Here we analyze the wave hindcast reliability for a proper description of wave climate in the Mediterranean Sea. To this aim, 6-hourly 35- years ECMWF (European Center Medium Weather Forecast) wave data at 0.7° resolution grid are compared with those provided by means of a meteocean modelling chain operative at DICCA, University of Genoa (http://www.dicca.unige.it/meteocean/) covering a 34-years temporal span at an hourly frequency on a 0.1° resolution domain. Results reveal not negligible differences in evaluating significant wave heights at peaks; in particular the tendency to underrate values in storm sea conditions performed by ECMWF dataset is here evidenced. This behavior turns directly into not-reliable long-term return level estimates for extreme wave analysis, leading to a weak description of wave climate; conversely, a wave climate robust assessment is of primary importance for maritime design.


In recent years raising requirement of reliable wave data sets covering longer periods of time at high spatial-temporal resolution has shifted attention toward wave modeling and development of wave hindcast data. In particular, the availability of robust wave hindcast data is of primary importance in the specific framework of extreme waves analysis for coastal and offshore maritime design, coastal defenses studies and erosion risk evaluation. Wave modeling data quality strongly depends on models capability in representing wave dynamics in its whole complexity. In addition to a proper description of offshore and coastal physical processes (e.g. by means of proper numeric settings, adoption of specific propagation schemes, source terms parameterization), the impact of spatial and temporal resolution on the proper description of local waves properties plays a significant role in defining reliable long-term estimates.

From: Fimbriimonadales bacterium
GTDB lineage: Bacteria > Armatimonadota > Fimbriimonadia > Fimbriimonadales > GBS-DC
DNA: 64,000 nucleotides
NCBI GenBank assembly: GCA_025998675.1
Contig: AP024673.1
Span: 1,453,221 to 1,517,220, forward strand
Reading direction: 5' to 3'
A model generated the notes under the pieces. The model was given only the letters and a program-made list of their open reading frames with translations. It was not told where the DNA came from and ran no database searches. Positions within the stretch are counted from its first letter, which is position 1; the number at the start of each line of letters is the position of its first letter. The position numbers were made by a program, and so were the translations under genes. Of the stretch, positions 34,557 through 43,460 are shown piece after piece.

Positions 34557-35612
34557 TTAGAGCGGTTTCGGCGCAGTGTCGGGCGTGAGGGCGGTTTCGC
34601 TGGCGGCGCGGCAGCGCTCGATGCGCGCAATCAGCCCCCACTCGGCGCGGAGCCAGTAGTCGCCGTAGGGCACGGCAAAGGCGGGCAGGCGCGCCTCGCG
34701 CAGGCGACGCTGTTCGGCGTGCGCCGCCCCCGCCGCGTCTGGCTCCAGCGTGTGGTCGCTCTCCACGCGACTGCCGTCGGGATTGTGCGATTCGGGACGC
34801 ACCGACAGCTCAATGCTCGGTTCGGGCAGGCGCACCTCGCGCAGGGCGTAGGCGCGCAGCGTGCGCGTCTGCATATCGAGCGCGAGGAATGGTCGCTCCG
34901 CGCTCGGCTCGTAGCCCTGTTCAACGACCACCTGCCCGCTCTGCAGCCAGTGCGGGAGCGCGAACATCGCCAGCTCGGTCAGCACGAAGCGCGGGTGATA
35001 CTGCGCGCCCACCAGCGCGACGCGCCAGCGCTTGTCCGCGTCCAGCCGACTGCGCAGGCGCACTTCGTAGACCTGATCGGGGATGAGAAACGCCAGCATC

In Cavaleri (2009) an exhaustive overview about wave models capability of properly reproducing the conditions during and at the peak of severe and extreme storms is provided, ranging from the correct description of wave physical processes to the importance of wind accuracy as a relevant factor at the peak of the storms. More precisely, low spatial resolution leads to a poor description of local meteorological forcing features and intensities, which translates into a lacking representation of wave extremes, as well as low temporal resolutions imply possible missing peaks. Wind forcing, especially in areas characterized by strong spatial gradients, plays a crucial role in modeling properly wave fields, especially for the accurate description of significant wave heights, in particular during severe and extreme sea conditions. The necessity of adopting downscaled atmospheric fields leading to wind forcing at high spatial resolution represents a basic component in robust wave modeling and for an accurate description of more severe sea conditions (Cavaleri and Bertotti, 2006). The present work lays in the framework of extreme waves analysis based on hindcast data trying to investigate wave hindcast reliability in extreme sea conditions for long-term estimates. To this aim, two different wave hindcast dataset (DICCA and ECMWF ERA-Interim data) at different spatial and temporal resolution are here employed and analyzed in order to evaluate their reliability in relation to intrinsic original features. To our knowledge, no other works comparing quantitatively any existing wave hindcast dataset and ERA-Interim one are available in literature.

This content is only available via PDF.
You can access this article if you purchase or spend a download.